Here’s some of what you can expect:

  • You may feel pain or tenderness in and around your incision site.
  • You may need medications for pain in the first few weeks after surgery. Your doctor may also recommend blood-thinning medications for the first 6 weeks after surgery to prevent blood clots.
  • You’ll be encouraged to do light exercise, like walking, as soon as you’re able to prevent blood clots.
  • You may feel groggy from medications, or you may feel tired in general in the weeks after surgery.
  • You may need help caring for young children during your recovery.
  • You’ll need to schedule several follow-up appointments to track your recovery.
  • You’ll need to avoid any heavy lifting until 12 weeks after surgery.
  • You may experience certain complications (30% of donors do), like wound infection or intestinal issues.
  • You may feel a range of emotions as you recover.

If at any time you have questions or concerns about your recovery, contact your hospital’s transplant staff or your primary care doctor for help.

As with any surgery, there are certain risks associated with liver donation. They can be divided into immediate risks, short-term risks, and long-term risks.

Immediate risks of liver donation surgery

Immediate risks include anything that happens during or immediately following your surgery, such as:

  • severe reaction to anesthesia
  • bleeding and blood clots
  • pneumonia
  • pain
  • Infection
  • injury to the liver or other tissues
  • death

Short-term risks of liver donation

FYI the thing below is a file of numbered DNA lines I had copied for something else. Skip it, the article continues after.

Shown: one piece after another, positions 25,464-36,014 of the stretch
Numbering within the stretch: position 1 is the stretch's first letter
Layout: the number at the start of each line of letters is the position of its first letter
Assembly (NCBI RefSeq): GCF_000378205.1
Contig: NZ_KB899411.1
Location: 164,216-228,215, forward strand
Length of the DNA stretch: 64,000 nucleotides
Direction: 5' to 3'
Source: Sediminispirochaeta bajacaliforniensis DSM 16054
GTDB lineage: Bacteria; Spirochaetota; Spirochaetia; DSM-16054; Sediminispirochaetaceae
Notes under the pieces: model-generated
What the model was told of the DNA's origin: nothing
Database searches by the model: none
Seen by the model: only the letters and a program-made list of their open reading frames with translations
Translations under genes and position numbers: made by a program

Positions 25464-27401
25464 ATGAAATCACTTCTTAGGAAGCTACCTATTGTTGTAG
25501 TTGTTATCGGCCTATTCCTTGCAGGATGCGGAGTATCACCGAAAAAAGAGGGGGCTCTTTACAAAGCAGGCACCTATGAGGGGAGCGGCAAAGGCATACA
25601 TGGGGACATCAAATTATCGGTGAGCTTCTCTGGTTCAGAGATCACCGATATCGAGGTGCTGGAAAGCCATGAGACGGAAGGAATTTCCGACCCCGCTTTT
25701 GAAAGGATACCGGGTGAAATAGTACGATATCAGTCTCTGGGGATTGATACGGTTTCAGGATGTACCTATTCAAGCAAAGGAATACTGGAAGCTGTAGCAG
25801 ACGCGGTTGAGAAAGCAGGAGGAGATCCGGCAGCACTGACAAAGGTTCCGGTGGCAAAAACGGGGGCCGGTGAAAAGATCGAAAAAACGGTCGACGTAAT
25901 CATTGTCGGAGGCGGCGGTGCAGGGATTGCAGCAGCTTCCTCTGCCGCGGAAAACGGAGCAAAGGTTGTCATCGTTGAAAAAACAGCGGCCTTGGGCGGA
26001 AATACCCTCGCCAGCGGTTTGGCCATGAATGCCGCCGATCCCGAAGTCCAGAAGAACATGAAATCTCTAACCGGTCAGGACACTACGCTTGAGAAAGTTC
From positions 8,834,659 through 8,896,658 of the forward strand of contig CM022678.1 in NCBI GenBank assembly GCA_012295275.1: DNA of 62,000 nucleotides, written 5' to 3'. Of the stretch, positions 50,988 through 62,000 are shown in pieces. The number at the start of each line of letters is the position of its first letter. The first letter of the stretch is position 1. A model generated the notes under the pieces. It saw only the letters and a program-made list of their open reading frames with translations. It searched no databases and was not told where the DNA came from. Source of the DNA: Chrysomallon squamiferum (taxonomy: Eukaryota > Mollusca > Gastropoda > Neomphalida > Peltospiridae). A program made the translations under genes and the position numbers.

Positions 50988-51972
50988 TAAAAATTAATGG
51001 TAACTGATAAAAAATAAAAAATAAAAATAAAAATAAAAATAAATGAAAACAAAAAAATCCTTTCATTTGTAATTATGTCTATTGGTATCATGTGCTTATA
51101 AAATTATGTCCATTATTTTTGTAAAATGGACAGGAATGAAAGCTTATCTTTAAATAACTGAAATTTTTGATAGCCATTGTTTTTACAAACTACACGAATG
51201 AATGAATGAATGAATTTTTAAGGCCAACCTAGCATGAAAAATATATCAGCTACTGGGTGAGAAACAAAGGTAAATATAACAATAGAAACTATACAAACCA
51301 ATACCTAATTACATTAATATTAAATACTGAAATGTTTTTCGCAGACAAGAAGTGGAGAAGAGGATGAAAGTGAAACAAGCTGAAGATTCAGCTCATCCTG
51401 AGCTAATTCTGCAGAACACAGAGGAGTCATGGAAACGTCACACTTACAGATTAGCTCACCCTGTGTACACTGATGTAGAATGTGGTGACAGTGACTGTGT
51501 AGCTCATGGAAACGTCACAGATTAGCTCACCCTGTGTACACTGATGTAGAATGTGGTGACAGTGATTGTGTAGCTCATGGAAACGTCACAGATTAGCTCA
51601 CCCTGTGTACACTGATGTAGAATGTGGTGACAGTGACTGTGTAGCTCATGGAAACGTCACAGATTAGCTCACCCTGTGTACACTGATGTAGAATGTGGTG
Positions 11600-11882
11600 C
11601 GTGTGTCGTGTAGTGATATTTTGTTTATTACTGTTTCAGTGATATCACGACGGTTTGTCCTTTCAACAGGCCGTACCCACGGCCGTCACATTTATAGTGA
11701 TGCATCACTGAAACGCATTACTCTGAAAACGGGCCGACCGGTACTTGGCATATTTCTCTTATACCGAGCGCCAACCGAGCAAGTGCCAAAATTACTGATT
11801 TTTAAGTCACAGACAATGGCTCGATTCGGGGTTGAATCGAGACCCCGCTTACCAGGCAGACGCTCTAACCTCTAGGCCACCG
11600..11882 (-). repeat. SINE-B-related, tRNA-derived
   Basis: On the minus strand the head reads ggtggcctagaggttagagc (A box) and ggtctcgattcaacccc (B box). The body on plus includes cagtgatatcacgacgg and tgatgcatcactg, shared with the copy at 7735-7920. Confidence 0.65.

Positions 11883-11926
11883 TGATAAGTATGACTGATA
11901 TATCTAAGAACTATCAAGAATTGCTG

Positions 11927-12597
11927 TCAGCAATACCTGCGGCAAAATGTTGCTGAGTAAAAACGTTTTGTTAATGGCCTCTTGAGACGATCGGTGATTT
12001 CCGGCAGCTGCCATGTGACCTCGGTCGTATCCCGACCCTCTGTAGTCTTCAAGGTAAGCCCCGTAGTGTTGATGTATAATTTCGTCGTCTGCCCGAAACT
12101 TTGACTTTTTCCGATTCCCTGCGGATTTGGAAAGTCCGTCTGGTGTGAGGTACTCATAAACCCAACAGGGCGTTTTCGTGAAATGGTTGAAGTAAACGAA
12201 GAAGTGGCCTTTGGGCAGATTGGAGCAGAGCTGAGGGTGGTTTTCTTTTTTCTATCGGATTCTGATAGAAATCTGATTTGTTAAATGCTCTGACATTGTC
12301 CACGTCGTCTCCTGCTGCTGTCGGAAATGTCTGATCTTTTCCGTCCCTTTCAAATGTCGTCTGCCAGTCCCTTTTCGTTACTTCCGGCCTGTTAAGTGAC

Short-term risks include anything that may come up in the year after surgery, such as:

Long-term risks of liver donation

Long-term risks of liver donation are relatively unknown. One possible risk is liver failure that may result in additional surgeries, transplant, or death.

Additionally, you may experience negative thoughts or feelings after donation. These psychological issues — anger, regret, anxiety, depression, and more — may crop up right away or years after your surgery.

The United Network for Organ Sharing (UNOS) explains that overall risks are low for people who are healthy enough to donate their organs.

Still, UNOS explains that donation is a “lifetime decision.” It requires a person to follow healthy habits and get regular checkups to ensure their health in the long run.

When to call a doctor

You may experience more worrisome signs or symptoms after surgery that need immediate attention. Contact your doctor if you have any of the following symptoms:

  • fever or chills
  • yellowing of skin or eyes (jaundice)
  • abdominal pain
  • diarrhea or vomiting
  • chest pain or difficulty breathing

Choosing to donate a portion of your liver is a big decision. While the timeline for your recovery will be individual, you can expect to mostly be back to normal after 8 weeks.

Setting up a support network to help you after your surgery can be helpful, particularly if your recovery doesn’t go as fast as you expected.

Consider making an appointment with your doctor or a living donor advocate to learn more about what you might expect during the living donation process, as well as to find more local resources for support.